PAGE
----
After the initial build of 30 locomotives, numbers 4073 to 4099 and 5000 to 5012, there followed a gap of 5 years before the next batch of Castle's were built. These locomotives built in 1932 as numbers 5013 to 5022 had various improvements over the earlier engines sufficient to be known as the '5013' class. Improvements included a compartment situated between the centre and trailing wheel splashers on the left-hand side to accomodate the fireirons - first trialed on number 4085 Berkeley Castle and changes to the locomotive springing and inside valve chest design. The largest change however was to the boiler and firebox area.

     In the original Castle class design to achieve the maximum possible heating surface of the firebox and grate area, the water space between the inner and outer fireboxes had been made narrower than previous standards. This however created problems to effectively clean this gap on boiler washouts. In the '5013' class, this space was increased to normal standards, together with a reduction in the grate area from 30.3 square feet to 29.4 square feet, together with the number of small tubes were decreased from 201 to 197. This reduction did not have any adverse effect on the steaming performance as it was normal practce to run with a deep fire built up in 'hay-cock' fashion, and rather than pure grate area, it was the ability to burn coal economically that gave the Great Western locomotives their qualities.

     An important improvement was made to the next batch of Castle's from number 5023 onwards. At Swindon and in common with many other railways companies, locomotive alignment between the frames, cylinders and axles box guides was made by using wires, trammels and a centre prop.As the performance and reliability of a locomotive greatly depend on this alignment, the German State Railways began use of the Zeiss optical alignment gear and after modification to the Great Western locomitves, it was use for all new builds and repaired lomotives. In addition, due to the exacting dimensions that this achieved, valve gear tolerances could be greatly reduced to the absolute minimum when new, so much so that an ex-Great Western man, when reviewing the manufacturing practices of other railway companies, remarked "We scrap at the amount of clearance that they start with". Many observers noted that this batch of Castle's when newly out-shopped ran with the quietness of a sewing machine.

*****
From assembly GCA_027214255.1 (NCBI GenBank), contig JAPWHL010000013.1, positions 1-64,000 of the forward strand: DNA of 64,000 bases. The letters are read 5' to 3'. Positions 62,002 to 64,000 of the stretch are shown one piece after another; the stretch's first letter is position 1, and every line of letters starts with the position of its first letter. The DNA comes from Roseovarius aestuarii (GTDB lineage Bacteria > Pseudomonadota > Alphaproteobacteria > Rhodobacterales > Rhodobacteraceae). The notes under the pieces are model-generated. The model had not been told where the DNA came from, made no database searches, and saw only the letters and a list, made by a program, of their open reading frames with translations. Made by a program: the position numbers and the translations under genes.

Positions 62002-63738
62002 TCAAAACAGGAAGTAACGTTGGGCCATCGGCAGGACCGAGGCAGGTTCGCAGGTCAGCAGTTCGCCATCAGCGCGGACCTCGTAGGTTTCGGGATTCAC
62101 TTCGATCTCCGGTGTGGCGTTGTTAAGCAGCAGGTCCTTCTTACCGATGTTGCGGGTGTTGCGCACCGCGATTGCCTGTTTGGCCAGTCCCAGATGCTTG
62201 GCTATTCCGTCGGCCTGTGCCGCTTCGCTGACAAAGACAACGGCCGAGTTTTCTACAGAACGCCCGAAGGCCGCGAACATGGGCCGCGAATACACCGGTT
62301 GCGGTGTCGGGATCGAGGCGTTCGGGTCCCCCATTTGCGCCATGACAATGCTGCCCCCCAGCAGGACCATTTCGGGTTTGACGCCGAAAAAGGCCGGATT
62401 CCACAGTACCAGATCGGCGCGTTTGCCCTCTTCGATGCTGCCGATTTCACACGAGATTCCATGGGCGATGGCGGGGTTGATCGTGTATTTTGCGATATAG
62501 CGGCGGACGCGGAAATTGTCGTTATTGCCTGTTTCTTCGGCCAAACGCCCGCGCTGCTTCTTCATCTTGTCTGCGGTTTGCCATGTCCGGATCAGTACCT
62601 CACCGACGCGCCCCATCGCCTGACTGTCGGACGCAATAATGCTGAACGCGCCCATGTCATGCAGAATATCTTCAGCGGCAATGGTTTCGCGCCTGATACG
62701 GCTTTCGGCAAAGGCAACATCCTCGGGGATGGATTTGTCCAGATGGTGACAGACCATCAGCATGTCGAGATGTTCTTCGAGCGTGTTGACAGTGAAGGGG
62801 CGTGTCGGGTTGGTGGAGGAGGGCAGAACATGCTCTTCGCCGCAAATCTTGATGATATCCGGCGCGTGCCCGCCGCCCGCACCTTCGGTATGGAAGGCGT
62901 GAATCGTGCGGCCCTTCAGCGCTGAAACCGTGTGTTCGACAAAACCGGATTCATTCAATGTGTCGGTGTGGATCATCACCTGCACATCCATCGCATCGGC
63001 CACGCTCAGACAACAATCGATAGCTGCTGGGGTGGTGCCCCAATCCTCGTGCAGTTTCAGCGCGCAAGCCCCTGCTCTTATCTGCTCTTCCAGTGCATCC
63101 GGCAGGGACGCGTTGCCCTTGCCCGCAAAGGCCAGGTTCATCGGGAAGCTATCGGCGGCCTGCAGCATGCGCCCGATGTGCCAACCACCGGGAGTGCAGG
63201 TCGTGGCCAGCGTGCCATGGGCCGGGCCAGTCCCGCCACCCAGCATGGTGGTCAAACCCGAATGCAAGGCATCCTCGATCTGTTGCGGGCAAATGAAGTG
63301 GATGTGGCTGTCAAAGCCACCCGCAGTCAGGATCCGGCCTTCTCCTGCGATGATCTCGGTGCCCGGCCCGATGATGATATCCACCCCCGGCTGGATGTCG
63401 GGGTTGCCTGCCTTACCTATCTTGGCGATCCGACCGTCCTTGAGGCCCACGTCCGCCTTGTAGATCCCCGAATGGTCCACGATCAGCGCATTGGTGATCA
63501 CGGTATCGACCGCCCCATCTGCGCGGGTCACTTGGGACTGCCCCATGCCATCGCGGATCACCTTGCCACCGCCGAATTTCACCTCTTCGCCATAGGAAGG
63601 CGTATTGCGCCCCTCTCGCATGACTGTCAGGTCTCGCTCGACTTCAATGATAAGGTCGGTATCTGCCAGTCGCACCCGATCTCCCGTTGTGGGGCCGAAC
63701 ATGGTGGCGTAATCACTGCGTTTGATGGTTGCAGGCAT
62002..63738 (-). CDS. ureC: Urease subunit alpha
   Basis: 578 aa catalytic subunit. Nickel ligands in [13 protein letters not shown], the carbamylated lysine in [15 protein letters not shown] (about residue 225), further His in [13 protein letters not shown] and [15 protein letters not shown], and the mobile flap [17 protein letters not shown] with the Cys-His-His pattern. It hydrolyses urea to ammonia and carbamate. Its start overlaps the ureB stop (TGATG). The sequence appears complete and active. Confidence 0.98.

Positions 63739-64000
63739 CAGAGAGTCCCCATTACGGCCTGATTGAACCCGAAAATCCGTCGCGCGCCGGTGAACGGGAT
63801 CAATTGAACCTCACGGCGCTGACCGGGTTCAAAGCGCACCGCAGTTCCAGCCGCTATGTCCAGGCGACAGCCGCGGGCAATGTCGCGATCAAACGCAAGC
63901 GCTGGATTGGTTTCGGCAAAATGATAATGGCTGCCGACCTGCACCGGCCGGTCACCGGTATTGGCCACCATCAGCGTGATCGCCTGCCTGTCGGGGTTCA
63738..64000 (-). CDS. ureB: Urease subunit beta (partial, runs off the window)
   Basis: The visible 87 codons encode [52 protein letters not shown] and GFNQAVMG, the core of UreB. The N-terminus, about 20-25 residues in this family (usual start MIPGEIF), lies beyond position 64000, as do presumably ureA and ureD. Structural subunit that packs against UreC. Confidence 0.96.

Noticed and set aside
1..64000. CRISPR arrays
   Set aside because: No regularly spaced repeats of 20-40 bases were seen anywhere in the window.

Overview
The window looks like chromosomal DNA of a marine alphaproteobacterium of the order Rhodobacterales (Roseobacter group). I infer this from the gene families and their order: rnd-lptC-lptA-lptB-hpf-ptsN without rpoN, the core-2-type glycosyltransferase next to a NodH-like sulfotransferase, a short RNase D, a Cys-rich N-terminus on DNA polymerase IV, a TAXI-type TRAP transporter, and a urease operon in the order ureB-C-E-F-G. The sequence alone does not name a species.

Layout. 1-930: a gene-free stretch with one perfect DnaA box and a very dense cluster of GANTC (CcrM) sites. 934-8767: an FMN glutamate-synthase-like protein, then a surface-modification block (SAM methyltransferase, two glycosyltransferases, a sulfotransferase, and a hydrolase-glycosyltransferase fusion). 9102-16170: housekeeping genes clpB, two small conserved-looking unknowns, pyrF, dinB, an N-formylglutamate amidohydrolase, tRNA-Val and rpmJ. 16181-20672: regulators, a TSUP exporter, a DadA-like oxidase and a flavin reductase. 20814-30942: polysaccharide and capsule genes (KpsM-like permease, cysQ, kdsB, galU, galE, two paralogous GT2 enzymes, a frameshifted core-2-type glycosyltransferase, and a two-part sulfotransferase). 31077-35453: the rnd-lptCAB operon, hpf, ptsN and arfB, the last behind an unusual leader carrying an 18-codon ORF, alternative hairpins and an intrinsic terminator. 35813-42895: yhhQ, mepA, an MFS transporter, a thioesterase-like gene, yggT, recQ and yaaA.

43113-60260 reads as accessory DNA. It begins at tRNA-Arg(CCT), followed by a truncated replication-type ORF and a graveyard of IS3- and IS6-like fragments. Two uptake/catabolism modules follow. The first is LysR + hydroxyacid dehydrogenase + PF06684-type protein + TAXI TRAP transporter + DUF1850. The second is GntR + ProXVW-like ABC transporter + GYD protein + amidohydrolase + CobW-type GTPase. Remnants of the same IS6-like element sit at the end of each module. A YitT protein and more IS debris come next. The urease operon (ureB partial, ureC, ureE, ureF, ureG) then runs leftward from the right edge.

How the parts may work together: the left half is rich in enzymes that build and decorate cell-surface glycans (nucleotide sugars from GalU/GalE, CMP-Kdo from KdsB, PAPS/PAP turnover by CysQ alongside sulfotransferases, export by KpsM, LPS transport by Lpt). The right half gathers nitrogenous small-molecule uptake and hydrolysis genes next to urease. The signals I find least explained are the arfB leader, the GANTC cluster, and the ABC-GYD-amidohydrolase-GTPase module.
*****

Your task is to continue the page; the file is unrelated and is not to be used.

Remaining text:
Castle class builds from number 5033 of 1935 incorporated for the first time a speedometer. As this year would also mark the 100-year celebrations of the Great Western, certain Board members had noted that America and German locomotives began to sport streamlining to reduce the air resistance on their high speed workings. The details of Collett's modifications to Castle class number 5005 Manorbier Castle and King Class number 6014 King Henry VII are contained on a seperate page. In 1937 it was decided to transfer the 'Earl' names from the 4-4-0 Dukedog or Earl class to Castle numbers 5043 to 5063 and details of the names are given in the locomotive details lists. In addition, it was decided that the last ten members of the Star class, affectionately known as Abbeys, would be rebuilt as Castles with number 4063 Bath Abbey becoming 5083, 4064 Reading Abbey becoming 5084 and so on with 4072 Tresco Abbey becoming 5092. After the Battle of Britain in 1940, twelve Castle's, numbers 5071 to 5082, were renamed in honour of the types of aircraft that flew in the Battle.

    After the Second World War, and indeed after nationalisation in 1948, 'Castles' continued to be turned out by Swindon works. The later engines were of a slightly modified design by F W Hawksworth with the larger straight-sided all-welded tender, and some Castles were fitted with larger superheaters, double blastpipes and chimneys. The last of the 171 'Castles', which included 15 members of the 'Star class rebuilt as 'Castles' and the rebuild of the only Great Western Pacific The Great Bear   , was number 7037 and was named Swindon   by HRH Princess Elizabeth (as she then was) on a visit to Swindon works in 1950.

    Just eight members of the class have been saved and they are numbers 4073 Caerphilly Castle,   4079 Pendennis Castle,   5029 Nunney Castle,   5043 Earl of Mount Edgcumbe,   5051 Earl Bathurst,   5080 Defiant,   7027 Thornbury Castle,   and   7029 Clun Castle.

           

Specifications.

Cylinders (4) 16 x 26 inches Driving wheel diameter 6 feet 8 inches
Bogie wheel diameter 3 feet 2 inches Tractive Effort 31,625 pounds
Boiler type Number 8 Boiler maximum dia. 5 feet 9 inches
Boiler minimum dia. 5 feet 1 15/16 inches Fire tubes, no. and dia. 201 x 2 inches
Flue tubes, no. and dia. 14 x 5 1/8 inches Superheater tubes, no. and dia. 84 x 1 inch
Boiler pressure 225 lbs/square inch. Boiler length 14 feet 10 inches
Area of firegrate 29.36 square feet Heating surfaces, tubes 1,885.62 square feet
Heating surfaces, firebox 163.76 square feet Heating surfaces, superheater 262.62 square feet
Length 65 ft 2 in Total Weight 126 tons 11 cwt
Water Capacity 4000 gallons Coal Capacity 6 tons
G.W. Power Class D Route Availability Red
BR Power Classification 7-P


    

Details: Castle class, 100 A1 to 4099    Details: Castle class, 5000 to 5049     Details: Castle class, 5050 to 5099
Details: Castle class, 7000 to 7037     Windsor Castle     The Gas-Turbine Castle